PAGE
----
Moving in the opposite direction of most of the nation, the Iowa House of Representatives approved a bill last week that would remove any and all references to "medical marijuana" from Iowa law.


Passing with bi-partisan support, the bill redefines marijuana as exclusively a Schedule I narcotic, rendering it illegal throughout the state in any context. Presently, Iowa state law designates cannabis as both a Schedule I and Schedule II drug. Earlier this year, a medical marijuana bill failed to make it out of a House subcommittee.


The House bill on medical marijuana makes even less sense in the wake of the Iowa Pharmacy Board voting unanimously in November 2010 to recommend re-categorizing pot from Schedule I to Schedule II, meaning it's considered to have some medical use – as cocaine already is classified. When the law was changed, Iowa became the first state to reschedule pot in a preemptive move before actually legalizing marijuana for medicinal purposes – but now all that is just a faded dream for Iowa patients.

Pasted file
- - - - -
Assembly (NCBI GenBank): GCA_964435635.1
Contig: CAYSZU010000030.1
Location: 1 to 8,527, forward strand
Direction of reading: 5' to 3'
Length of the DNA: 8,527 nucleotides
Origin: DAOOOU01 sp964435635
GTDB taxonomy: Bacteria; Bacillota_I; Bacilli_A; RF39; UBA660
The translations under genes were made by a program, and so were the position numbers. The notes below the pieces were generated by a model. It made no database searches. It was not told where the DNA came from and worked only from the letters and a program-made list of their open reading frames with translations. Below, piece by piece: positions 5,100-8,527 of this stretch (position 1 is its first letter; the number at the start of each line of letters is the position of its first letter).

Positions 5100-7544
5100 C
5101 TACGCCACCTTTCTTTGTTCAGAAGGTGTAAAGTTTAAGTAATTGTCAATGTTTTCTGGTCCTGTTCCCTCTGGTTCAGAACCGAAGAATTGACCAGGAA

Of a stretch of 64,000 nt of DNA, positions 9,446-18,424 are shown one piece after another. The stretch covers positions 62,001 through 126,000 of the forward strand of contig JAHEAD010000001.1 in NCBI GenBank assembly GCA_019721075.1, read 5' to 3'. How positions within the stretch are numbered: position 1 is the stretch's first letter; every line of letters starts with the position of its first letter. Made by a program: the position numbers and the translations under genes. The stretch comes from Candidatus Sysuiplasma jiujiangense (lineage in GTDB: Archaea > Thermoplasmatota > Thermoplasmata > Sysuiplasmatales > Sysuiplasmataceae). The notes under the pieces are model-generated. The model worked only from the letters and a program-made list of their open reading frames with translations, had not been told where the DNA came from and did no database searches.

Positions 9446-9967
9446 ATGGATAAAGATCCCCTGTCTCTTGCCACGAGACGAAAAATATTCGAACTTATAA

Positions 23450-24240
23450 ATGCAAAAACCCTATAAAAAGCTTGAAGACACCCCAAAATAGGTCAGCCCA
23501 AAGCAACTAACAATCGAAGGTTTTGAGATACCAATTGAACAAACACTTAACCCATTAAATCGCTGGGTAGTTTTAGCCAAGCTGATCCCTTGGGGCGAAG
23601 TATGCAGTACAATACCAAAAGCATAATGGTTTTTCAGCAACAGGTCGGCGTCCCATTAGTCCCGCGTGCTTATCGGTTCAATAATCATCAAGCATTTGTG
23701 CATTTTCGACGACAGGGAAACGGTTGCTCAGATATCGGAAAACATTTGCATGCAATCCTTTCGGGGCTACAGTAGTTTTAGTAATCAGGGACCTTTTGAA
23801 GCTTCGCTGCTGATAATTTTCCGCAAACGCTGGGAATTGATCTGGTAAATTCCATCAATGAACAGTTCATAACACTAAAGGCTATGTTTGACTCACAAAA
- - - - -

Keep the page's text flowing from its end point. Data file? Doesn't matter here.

And another ironic twist to Iowa effectively wiping out any acknowledgement of medical pot within their borders – an action primarily based on their fears of federal retribution should they legalize it – is that two of the nation's four pot patients who receive their medical marijuana directly from the U.S. government, George McMahon and Barbara Dougass, reside in Iowa.


Perhaps this glaring contradiction will serve as motivation for Iowa legislators to do the humane thing and legalize medicinal cannabis instead of attempting to sweep it under the rug. 

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